The analysis was a retrospective investigation of a post-randomization–identified cohort with post hoc–blinded classification of specific causes of death by subcategorizing the vascular and nonvascular deaths identified in the main study. The results should therefore be regarded as exploratory and hypothesis generating. However, we sought to limit bias by a process in which reviewers identified and agreed on the different categories prior to examining case records and performed all reviews blinded to study treatment.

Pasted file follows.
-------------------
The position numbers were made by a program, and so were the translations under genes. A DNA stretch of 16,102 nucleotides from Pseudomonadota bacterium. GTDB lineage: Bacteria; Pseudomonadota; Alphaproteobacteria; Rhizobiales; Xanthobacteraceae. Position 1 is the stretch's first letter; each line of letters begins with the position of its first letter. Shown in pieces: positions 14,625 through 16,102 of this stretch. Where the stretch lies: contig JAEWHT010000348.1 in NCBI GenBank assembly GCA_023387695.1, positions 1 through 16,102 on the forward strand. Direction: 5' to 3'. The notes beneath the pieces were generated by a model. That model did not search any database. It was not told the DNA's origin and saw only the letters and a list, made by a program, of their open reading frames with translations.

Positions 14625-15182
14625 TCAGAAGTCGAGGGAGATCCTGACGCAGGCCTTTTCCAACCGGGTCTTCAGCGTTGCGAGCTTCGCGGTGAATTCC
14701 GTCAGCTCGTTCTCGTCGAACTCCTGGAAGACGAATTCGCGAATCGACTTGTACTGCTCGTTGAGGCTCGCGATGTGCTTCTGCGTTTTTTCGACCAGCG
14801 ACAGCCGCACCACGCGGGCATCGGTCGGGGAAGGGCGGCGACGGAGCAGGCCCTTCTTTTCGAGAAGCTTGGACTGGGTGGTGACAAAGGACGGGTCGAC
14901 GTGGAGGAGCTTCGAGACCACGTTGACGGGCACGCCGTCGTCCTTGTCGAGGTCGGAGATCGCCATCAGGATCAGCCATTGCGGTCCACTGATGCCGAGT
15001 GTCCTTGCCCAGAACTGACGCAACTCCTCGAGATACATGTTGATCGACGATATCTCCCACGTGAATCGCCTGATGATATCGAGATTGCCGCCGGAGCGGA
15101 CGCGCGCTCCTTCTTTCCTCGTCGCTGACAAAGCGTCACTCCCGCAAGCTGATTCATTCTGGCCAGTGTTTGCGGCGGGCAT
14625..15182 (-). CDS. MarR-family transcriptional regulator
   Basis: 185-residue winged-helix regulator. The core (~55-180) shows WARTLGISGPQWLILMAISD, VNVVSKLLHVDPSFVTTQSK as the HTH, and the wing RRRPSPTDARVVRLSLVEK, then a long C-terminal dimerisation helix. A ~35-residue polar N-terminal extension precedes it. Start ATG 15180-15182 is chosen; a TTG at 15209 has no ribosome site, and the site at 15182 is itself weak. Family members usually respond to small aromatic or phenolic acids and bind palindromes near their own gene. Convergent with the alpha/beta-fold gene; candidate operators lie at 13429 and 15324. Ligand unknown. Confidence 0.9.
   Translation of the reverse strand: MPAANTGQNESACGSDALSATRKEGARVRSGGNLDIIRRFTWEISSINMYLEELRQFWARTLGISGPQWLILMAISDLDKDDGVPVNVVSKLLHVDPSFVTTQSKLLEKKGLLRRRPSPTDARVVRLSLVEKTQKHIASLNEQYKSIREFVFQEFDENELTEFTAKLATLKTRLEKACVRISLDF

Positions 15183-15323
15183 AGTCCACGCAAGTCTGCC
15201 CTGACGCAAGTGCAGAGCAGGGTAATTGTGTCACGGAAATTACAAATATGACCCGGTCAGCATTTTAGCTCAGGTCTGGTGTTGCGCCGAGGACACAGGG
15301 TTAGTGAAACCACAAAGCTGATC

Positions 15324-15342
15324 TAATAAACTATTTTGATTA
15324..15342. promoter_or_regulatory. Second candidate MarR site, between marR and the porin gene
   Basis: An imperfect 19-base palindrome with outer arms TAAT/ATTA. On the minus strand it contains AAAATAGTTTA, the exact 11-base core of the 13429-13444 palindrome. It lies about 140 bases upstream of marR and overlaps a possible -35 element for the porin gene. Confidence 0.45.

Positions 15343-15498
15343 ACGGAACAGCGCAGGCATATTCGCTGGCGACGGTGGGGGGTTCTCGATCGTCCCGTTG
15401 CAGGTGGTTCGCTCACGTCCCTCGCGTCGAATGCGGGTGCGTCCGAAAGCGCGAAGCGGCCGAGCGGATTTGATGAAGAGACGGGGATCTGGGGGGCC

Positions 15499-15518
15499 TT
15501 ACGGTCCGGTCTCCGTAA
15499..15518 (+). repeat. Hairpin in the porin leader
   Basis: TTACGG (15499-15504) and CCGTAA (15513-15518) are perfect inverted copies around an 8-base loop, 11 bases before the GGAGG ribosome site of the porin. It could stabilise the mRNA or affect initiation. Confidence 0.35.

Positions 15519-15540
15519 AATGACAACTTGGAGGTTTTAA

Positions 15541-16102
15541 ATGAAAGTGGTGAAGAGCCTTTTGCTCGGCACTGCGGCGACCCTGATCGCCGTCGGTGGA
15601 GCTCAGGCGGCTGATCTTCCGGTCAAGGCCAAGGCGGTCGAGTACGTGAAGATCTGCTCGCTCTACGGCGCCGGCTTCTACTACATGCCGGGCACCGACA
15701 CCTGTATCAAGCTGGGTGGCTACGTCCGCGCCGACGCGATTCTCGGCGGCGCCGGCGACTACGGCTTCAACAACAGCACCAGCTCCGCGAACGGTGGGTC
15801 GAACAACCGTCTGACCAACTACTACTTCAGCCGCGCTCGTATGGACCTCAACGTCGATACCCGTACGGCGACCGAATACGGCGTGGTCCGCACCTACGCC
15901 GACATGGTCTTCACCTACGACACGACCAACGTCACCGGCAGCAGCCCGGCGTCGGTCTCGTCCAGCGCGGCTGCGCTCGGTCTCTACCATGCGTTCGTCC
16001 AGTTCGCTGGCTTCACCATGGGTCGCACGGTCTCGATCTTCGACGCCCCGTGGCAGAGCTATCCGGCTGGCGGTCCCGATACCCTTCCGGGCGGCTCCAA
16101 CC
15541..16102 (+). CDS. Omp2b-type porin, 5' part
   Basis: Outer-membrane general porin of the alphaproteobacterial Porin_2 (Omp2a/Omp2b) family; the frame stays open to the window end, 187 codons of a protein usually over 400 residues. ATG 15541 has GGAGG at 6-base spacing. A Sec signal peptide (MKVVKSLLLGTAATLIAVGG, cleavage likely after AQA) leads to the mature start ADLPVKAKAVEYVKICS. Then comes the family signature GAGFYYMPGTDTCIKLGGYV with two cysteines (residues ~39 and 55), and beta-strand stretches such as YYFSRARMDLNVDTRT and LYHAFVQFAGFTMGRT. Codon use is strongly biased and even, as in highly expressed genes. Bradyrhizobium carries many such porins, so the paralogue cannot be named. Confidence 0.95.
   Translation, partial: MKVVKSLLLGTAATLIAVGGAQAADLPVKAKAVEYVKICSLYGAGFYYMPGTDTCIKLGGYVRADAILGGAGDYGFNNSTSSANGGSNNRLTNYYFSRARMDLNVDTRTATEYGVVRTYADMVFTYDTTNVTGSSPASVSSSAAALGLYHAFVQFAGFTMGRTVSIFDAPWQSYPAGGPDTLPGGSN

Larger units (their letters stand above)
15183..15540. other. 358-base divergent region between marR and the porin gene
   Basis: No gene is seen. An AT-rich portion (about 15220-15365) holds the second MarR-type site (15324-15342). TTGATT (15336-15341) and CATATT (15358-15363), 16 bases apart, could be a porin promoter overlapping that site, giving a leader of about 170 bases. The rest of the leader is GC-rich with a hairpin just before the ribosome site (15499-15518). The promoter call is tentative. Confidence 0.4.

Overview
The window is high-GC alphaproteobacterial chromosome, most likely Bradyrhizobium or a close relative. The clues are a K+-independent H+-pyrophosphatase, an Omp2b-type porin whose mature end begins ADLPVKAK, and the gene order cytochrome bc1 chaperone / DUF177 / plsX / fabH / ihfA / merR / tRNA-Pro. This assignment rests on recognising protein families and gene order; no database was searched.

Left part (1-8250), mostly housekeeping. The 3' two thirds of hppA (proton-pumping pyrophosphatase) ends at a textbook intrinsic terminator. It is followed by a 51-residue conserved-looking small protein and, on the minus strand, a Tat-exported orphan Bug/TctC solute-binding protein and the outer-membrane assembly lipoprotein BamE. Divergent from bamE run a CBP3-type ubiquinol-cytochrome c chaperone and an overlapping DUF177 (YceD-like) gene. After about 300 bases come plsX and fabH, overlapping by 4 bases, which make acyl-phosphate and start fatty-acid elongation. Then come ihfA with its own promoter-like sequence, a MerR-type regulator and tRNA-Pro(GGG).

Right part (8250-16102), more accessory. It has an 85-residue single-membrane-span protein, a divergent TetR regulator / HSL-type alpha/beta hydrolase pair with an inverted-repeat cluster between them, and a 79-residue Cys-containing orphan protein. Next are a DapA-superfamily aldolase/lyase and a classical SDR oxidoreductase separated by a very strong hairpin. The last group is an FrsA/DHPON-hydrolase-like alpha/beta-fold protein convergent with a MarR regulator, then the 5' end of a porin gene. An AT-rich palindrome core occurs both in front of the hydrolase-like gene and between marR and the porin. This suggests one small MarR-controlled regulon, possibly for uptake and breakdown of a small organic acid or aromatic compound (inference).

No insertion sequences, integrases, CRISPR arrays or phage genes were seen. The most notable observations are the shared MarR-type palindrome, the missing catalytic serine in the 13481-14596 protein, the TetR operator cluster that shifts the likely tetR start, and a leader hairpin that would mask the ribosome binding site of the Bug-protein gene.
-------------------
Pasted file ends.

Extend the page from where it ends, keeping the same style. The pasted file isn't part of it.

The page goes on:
In ACS patients receiving dual antiplatelet therapy within 7 days of CABG, ticagrelor, compared with clopidogrel, was associated with fewer deaths related to cardiovascular, bleeding, and infection events. The cause-of-death pattern was similar between treatment groups. Further studies are needed to investigate the underlying mechanisms responsible for the better survival after CABG in patients with ACS treated with ticagrelor.
For supplementary tables, please see the online version of this article.
Factors Contributing to the Lower Mortality With Ticagrelor Compared With Clopidogrel in Patients Undergoing Coronary Artery Bypass Surgery